After the longest time!
Hi there. I’ve missed you. Work on Leonard Doesn’t Dance is going well. And I’m also working on another exciting project. A picture book by Sofie Laguna called When You’re Older. It’s a bit tricky working on two; just when I’m submerged deeply in one, I have to haul myself out by the scruff of the neck and focus on the other. But it’s fine, because both are lovely books.
Leonard and his pigeon friends are learning the can-can. I can’t do the can-can. (I might yet learn… A fake leg might be helpful.) But pigeons can can-can.
Here’s a small section of what I’m working on today. The background is in progress so the yellow area is sketched in. And all around what you see here are plants and other birds and a couple of beasts. But this is one of the white pages. The full colour pages look different.
Detail of the can-can page from Leonard Doesn’t Dance by Frances Watts
They look like this.
Detail from a full colour page as the sun sets in Leonard’s world.
I’m using a big mix of media in this book. I’m printmaking, painting, drawing, collaging and digitising. (I’m doing the same for When You’re Older, but with a different colour palette.)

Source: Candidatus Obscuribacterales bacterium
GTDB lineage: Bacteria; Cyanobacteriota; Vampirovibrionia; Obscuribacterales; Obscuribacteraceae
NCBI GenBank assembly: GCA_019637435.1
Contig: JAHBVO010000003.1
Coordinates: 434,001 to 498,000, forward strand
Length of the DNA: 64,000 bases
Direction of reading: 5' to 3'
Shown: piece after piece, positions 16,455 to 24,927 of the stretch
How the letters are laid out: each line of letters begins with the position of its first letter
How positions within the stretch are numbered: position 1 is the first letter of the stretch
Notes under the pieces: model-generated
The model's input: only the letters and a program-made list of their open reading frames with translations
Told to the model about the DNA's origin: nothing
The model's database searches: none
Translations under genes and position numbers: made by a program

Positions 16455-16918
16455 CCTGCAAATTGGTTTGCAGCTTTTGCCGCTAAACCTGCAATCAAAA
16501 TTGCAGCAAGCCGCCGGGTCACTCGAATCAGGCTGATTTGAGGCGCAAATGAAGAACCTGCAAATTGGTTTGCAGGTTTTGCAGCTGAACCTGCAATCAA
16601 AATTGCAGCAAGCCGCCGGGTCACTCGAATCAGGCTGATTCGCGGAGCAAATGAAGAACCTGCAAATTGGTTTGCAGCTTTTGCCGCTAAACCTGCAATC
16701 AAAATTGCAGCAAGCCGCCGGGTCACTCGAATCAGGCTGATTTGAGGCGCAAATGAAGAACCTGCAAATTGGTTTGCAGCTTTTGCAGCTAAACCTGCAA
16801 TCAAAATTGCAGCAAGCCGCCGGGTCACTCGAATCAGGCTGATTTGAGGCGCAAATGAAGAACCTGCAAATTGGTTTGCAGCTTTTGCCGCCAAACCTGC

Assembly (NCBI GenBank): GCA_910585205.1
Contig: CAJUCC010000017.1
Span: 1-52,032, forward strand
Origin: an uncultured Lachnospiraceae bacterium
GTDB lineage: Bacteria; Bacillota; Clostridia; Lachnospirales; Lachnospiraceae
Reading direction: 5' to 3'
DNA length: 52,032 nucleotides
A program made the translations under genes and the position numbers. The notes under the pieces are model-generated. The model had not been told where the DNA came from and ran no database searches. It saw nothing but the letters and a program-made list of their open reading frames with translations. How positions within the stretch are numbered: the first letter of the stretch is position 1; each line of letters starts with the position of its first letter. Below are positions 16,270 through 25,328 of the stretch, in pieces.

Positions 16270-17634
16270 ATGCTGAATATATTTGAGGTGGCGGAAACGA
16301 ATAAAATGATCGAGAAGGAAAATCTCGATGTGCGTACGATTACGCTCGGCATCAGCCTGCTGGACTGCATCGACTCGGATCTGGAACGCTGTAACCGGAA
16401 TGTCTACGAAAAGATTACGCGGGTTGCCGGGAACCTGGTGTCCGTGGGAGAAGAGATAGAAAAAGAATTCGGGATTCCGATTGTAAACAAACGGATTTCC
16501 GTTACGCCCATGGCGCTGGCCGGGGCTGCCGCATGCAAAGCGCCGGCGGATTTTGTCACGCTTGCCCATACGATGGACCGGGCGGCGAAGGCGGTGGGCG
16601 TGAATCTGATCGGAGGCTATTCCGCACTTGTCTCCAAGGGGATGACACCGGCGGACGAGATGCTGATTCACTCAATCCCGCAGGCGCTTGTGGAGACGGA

The printmaking is the most fun part. There’s something so intoxicating about printmaking. When the outcome is uncertain, due to the variability of the process, you are always on the brink of something… and it could be wonderful. It could be a treasure. Those op-shoppers among you will understand the feeling as it’s rather similar.
The print below is saved to my computer with the ignominious title ‘Disappointing Flowers’. But once colour and collage treatment are added, it actually works very well.
This is a quick mock-up showing how the application of colour and a trim here and there, bring a disappointing print into a context that works. At least, for me. It’s not from the book.
A quick digital collage of my disappointing flowers to see if they rise to the challenge.
This one I was truly delighted with. It’s such a simple pattern, printed with a single block and roughly aligned. The roughness appeals to my deepest instincts in a way that nothing tidy or perfect can do. And the print has become a raw material like a delicious cheese that I might put into some cooking.
Rough, ready and rambunctious, this print appeals to me like a Staffordshire Bull Terrier.
And here are some of the inky painted areas I’m using. These too, will be barely recognisable when I’ve finished colouring and ornamenting them on the computer, but for me, the shapes produced with a brush have more animation than anything I can draw directly on the screen.
Inky tree shapes for Leonard Doesn’t Dance… Or maybe for When You’re Older.
Now it’s back to the page. Some ducks are calling for my attention.
Yes. I think some of them are Call Ducks.